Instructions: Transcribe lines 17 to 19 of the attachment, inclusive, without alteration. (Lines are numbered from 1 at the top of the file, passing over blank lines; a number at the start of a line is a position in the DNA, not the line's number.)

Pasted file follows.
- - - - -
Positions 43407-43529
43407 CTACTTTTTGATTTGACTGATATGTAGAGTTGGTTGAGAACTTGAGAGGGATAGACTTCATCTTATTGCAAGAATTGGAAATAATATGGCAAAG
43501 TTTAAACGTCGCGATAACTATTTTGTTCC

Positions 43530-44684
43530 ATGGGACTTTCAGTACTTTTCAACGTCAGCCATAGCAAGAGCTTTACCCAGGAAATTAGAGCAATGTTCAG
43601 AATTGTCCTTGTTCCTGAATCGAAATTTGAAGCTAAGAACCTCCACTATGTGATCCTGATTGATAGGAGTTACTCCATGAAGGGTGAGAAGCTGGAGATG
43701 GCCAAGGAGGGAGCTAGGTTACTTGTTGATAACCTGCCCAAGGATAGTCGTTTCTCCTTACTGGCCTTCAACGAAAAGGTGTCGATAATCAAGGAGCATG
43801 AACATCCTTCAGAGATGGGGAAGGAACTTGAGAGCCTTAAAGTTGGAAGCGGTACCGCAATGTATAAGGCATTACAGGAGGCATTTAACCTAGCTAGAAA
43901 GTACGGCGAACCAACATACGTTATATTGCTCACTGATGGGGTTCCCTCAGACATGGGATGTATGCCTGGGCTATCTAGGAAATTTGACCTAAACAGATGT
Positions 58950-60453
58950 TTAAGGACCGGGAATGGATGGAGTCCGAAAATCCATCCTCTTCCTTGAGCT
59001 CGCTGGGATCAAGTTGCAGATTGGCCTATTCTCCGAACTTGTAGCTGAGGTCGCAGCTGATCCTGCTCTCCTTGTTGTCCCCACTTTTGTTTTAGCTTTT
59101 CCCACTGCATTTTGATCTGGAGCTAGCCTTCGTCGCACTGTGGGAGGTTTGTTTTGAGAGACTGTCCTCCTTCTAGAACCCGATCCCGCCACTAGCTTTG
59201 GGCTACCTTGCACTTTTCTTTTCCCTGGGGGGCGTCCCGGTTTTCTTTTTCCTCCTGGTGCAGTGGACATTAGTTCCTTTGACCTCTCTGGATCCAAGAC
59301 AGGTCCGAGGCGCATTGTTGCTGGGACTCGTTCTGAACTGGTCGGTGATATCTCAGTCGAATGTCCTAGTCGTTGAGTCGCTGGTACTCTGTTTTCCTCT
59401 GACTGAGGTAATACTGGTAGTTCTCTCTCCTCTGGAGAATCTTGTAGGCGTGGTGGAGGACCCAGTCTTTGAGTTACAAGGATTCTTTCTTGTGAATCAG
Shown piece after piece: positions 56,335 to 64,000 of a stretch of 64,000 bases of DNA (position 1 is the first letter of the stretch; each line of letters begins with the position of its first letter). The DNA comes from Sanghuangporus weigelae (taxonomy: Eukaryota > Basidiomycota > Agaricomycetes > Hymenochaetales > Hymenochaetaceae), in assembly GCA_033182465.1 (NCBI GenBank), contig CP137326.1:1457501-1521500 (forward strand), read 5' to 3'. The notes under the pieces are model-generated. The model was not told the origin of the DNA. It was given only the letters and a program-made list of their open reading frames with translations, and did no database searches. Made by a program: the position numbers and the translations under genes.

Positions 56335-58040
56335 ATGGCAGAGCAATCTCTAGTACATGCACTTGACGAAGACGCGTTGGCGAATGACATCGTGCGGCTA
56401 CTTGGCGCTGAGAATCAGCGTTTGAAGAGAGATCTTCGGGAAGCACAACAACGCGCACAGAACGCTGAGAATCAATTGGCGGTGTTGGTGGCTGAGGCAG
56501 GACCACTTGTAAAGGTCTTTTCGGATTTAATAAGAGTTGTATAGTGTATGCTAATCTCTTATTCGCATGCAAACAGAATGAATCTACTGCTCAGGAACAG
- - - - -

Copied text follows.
Shown piece after piece: positions 56,335 to 64,000 of a stretch of 64,000 bases of DNA (position 1 is the first letter of the stretch; each line of letters begins with the position of its first letter). The DNA comes from Sanghuangporus weigelae (taxonomy: Eukaryota > Basidiomycota > Agaricomycetes > Hymenochaetales > Hymenochaetaceae), in assembly GCA_033182465.1 (NCBI GenBank), contig CP137326.1:1457501-1521500 (forward strand), read 5' to 3'. The notes under the pieces are model-generated. The model was not told the origin of the DNA. It was given only the letters and a program-made list of their open reading frames with translations, and did no database searches. Made by a program: the position numbers and the translations under genes.

Positions 56335-58040
56335 ATGGCAGAGCAATCTCTAGTACATGCACTTGACGAAGACGCGTTGGCGAATGACATCGTGCGGCTA